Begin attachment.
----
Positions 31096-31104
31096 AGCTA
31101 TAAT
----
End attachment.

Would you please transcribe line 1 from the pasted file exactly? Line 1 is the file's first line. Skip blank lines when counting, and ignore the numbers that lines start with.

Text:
Positions 31096-31104